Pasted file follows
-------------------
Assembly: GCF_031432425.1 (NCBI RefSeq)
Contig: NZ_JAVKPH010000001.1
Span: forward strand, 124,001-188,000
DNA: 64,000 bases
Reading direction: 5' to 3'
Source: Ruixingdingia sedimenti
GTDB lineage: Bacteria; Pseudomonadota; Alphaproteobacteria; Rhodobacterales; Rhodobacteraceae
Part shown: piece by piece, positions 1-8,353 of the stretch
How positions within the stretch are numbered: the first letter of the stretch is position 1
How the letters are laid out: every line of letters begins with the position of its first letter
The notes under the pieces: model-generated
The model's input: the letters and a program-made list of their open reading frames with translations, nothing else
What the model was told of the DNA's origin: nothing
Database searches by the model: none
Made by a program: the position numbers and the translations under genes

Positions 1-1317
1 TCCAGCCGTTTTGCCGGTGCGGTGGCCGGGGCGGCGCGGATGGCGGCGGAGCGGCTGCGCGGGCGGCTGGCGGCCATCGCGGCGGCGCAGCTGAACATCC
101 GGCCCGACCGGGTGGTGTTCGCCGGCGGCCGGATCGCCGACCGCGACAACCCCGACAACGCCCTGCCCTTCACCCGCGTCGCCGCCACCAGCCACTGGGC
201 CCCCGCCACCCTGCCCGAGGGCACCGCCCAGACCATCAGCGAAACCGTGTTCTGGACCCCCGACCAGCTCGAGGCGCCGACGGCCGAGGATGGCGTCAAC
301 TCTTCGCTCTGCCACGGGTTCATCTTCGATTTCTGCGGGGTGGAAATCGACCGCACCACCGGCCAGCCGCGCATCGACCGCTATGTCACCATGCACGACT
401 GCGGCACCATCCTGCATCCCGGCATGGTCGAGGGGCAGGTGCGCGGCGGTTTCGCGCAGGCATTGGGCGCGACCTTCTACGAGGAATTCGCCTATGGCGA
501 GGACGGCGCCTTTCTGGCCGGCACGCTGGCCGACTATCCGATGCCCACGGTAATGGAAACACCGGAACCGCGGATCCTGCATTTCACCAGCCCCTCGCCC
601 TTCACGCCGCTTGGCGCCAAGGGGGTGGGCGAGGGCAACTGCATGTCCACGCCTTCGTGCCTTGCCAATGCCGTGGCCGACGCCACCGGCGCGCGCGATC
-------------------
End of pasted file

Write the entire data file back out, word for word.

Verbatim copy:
Assembly: GCF_031432425.1 (NCBI RefSeq)
Contig: NZ_JAVKPH010000001.1
Span: forward strand, 124,001-188,000
DNA: 64,000 bases
Reading direction: 5' to 3'
Source: Ruixingdingia sedimenti
GTDB lineage: Bacteria; Pseudomonadota; Alphaproteobacteria; Rhodobacterales; Rhodobacteraceae
Part shown: piece by piece, positions 1-8,353 of the stretch
How positions within the stretch are numbered: the first letter of the stretch is position 1
How the letters are laid out: every line of letters begins with the position of its first letter
The notes under the pieces: model-generated
The model's input: the letters and a program-made list of their open reading frames with translations, nothing else
What the model was told of the DNA's origin: nothing
Database searches by the model: none
Made by a program: the position numbers and the translations under genes

Positions 1-1317
1 TCCAGCCGTTTTGCCGGTGCGGTGGCCGGGGCGGCGCGGATGGCGGCGGAGCGGCTGCGCGGGCGGCTGGCGGCCATCGCGGCGGCGCAGCTGAACATCC
101 GGCCCGACCGGGTGGTGTTCGCCGGCGGCCGGATCGCCGACCGCGACAACCCCGACAACGCCCTGCCCTTCACCCGCGTCGCCGCCACCAGCCACTGGGC
201 CCCCGCCACCCTGCCCGAGGGCACCGCCCAGACCATCAGCGAAACCGTGTTCTGGACCCCCGACCAGCTCGAGGCGCCGACGGCCGAGGATGGCGTCAAC
301 TCTTCGCTCTGCCACGGGTTCATCTTCGATTTCTGCGGGGTGGAAATCGACCGCACCACCGGCCAGCCGCGCATCGACCGCTATGTCACCATGCACGACT
401 GCGGCACCATCCTGCATCCCGGCATGGTCGAGGGGCAGGTGCGCGGCGGTTTCGCGCAGGCATTGGGCGCGACCTTCTACGAGGAATTCGCCTATGGCGA
501 GGACGGCGCCTTTCTGGCCGGCACGCTGGCCGACTATCCGATGCCCACGGTAATGGAAACACCGGAACCGCGGATCCTGCATTTCACCAGCCCCTCGCCC
601 TTCACGCCGCTTGGCGCCAAGGGGGTGGGCGAGGGCAACTGCATGTCCACGCCTTCGTGCCTTGCCAATGCCGTGGCCGACGCCACCGGCGCGCGCGATC